Hawaiian Electric, whose equipment reportedly sparked the Maui blazes, may have cleared damaged power poles and other infrastructure from a key fire scene before investigators were able to assess the location, The Washington Post reported Thursday.
The utility company sought to quickly restore power on the island after the fires erupted on Aug. 8 and destroyed the town of Lahaina, killing at least 115 people, according to the Post. Work crews began clearing debris on Aug. 12 from the substation near where the fire may have started, two days after a law firm representing more than 20 Lahaina families had made requests to the company to preserve potential evidence pursuant to prospective litigation, the Post reported.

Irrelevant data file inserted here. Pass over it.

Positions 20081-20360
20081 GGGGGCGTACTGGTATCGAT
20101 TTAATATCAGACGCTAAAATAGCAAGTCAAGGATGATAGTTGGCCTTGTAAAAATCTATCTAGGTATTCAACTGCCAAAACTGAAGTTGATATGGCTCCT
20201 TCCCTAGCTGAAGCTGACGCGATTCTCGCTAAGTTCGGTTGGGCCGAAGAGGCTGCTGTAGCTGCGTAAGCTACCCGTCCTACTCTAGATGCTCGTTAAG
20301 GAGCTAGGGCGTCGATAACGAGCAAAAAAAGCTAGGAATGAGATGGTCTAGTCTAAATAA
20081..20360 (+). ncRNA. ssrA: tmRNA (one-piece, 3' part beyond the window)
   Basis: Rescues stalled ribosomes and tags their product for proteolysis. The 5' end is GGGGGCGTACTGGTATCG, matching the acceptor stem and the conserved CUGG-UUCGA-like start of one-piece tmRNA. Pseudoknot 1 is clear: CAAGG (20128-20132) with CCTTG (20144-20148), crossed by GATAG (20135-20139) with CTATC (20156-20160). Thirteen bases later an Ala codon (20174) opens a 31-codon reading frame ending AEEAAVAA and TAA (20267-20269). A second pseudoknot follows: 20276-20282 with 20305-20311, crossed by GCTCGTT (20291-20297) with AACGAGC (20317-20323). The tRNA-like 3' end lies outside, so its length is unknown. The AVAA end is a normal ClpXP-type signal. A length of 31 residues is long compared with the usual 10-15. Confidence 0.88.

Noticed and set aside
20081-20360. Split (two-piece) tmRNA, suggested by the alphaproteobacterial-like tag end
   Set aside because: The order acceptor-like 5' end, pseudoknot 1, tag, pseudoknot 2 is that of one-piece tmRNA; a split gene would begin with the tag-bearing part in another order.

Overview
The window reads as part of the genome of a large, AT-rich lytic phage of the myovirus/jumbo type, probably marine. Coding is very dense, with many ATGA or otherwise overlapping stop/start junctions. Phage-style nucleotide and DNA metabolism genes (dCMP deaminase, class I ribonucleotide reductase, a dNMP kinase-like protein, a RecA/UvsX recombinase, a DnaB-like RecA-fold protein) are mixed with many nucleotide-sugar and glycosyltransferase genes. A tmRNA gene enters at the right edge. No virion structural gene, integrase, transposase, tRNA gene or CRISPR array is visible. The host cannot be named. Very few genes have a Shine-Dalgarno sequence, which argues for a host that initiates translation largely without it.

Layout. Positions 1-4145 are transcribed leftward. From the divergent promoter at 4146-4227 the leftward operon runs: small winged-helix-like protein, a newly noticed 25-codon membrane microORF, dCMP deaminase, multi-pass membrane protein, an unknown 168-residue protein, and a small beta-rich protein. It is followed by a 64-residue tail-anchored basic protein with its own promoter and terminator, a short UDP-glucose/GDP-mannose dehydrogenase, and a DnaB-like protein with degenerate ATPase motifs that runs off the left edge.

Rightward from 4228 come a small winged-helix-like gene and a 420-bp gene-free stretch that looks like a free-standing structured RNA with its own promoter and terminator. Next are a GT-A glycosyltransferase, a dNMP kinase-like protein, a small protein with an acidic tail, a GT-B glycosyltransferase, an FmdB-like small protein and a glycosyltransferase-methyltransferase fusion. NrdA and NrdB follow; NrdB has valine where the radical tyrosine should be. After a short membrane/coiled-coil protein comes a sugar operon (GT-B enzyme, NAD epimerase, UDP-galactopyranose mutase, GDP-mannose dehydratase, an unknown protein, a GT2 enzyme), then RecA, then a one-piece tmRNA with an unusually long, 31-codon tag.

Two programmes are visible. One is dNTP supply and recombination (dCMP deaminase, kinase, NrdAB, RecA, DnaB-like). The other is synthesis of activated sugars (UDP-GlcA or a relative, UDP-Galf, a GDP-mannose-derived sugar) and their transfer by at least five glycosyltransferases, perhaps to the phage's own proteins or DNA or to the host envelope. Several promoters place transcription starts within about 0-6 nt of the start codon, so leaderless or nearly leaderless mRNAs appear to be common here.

The utility’s decision to begin clearing debris could have been in violation of national guidelines regarding steps utilities ought to take to preserve potential evidence, the Post reported. The decision to clear the damaged infrastructure in that location denied investigators the opportunity to examine the scene in undisturbed condition, the Post reported. (RELATED: As Democrats Blame Climate Change, Massive Government Failures May Have Fueled Hawaiian Fires)
REPORTER: “Mr. President, any comment on the rising death toll in Maui?”
BIDEN: “No. no comment.”
REPORTER 2: “Will you come talk about the Hawaii response, Mr. President?”
— Daily Caller (@DailyCaller) August 14, 2023
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